11 Month Old Sleep Schedule
11 Month Old Nap Schedule:
At this age, your baby will likely be pretty consistent at taking two naps a day. Every baby will progress at their own pace, depending on their unique preferences and growing bodies, so if your baby is starting resist one of these naps, hang in there! Around 11 months, they’ll probably be napping for 2-4 hours during the day, but you may be starting to notice a shift in their napping patterns. This napping change may happen sooner if a significant shift, such as a new sibling or move, has occurred. An indicator that your baby is ready to transition into one nap (usually in the afternoon) a day is if they begin fighting their morning nap on a consistent basis, for two weeks. If this occurs, it’s fine to allow them to skip that morning nap. Because this transition may lead to irritability and grumpiness initially, try incorporating more “quiet time” into their day, where they engage in peaceful activities that allow their body to rest, even though they’re not asleep.
11 Month Old Feed Schedule:
Babies differ in their solid food preferences, with some loving everything that is placed in front of them and others showing pickiness about various textures and tastes. Some children at this age may have a hard time with the whole solid food endeavor, and that’s totally fine. But, whatever category your baby falls into, it’s important to help them attempt 3 meals a day.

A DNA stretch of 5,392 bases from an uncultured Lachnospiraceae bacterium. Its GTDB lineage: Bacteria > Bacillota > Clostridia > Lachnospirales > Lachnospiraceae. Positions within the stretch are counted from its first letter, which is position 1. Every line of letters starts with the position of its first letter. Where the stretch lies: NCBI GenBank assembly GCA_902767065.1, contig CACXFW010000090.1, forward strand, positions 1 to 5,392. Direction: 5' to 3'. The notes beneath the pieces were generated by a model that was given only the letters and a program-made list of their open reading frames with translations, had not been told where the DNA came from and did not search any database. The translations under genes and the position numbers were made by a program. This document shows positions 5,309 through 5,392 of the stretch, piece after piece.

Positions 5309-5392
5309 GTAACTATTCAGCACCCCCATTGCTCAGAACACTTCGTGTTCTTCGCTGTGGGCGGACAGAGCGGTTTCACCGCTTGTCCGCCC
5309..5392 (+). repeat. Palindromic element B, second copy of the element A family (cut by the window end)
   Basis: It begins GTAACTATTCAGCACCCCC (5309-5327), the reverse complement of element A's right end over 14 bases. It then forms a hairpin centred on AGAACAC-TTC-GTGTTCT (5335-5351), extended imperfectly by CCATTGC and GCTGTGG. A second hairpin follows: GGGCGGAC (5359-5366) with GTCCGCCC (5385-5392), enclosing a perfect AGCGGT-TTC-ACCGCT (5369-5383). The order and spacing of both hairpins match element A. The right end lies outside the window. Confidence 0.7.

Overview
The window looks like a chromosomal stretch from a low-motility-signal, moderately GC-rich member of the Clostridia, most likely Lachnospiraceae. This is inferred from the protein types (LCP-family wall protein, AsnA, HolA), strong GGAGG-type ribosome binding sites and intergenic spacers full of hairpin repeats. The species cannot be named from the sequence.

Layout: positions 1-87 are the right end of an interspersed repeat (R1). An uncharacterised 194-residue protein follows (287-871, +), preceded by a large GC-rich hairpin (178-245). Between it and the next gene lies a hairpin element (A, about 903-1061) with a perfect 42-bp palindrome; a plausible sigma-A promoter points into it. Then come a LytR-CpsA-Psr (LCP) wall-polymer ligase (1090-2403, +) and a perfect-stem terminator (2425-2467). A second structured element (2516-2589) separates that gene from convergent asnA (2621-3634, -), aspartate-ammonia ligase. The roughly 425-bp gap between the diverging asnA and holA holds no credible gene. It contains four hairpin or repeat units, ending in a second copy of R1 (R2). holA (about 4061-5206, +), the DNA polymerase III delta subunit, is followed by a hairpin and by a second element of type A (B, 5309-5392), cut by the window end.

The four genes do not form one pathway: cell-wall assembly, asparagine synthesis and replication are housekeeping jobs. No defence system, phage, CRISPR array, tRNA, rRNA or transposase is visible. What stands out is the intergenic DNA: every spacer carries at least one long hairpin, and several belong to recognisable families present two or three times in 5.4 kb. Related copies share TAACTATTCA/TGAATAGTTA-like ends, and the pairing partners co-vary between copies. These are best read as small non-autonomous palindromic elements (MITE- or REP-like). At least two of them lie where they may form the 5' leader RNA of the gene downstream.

Middle of the night feeds should be gone at this point. Almost all babies are capable of lasting through the night without food — what they need more than anything at this age, is a good night’s rest! Your baby will likely still be taking about 4 breast milk or formula feeds a day. Between 12 and 14 months, you may wish to switch your baby to cow’s milk instead of formula or breast milk, though you’re welcome to keep breastfeeding.
How Long Should An 11 Month Old Sleep?
At 11 months, your baby will probably still be sleeping around the same amount of time overall as they were at 10 months. In the evenings, you can expect your little one to sleep for 11-12 hours.
Routine, dependable transitions, and consistency now become more important as your baby’s gross motor skills, social awareness, language awareness, and more begin to increase. This stability supports your baby in making sense of their world and being able to get the sleep they need. Although your baby is not able to consciously comprehend why they need so much sleep, their physical and mental development help to push them in the direction of slumber.
Significant milestones also begin to occur during this time, such as learning to crawl or stand. While these milestones are exciting, they might also throw a wrench in your baby’s sleep. The best way to help your baby manage these sleep disruptions is through consistency. Be aware though, your baby may quickly realize that this is a game — if they stand up, and your response is to rush in and sit them down, they’ll know to continue to do that. Avoid this game by showing them how to sit down (instead of just picking them up) and giving them the time and space to figure it out on their own and offer plenty of opportunities throughout the day for them to explore their new skills. Lots of practice during the day should make these milestones no big deal.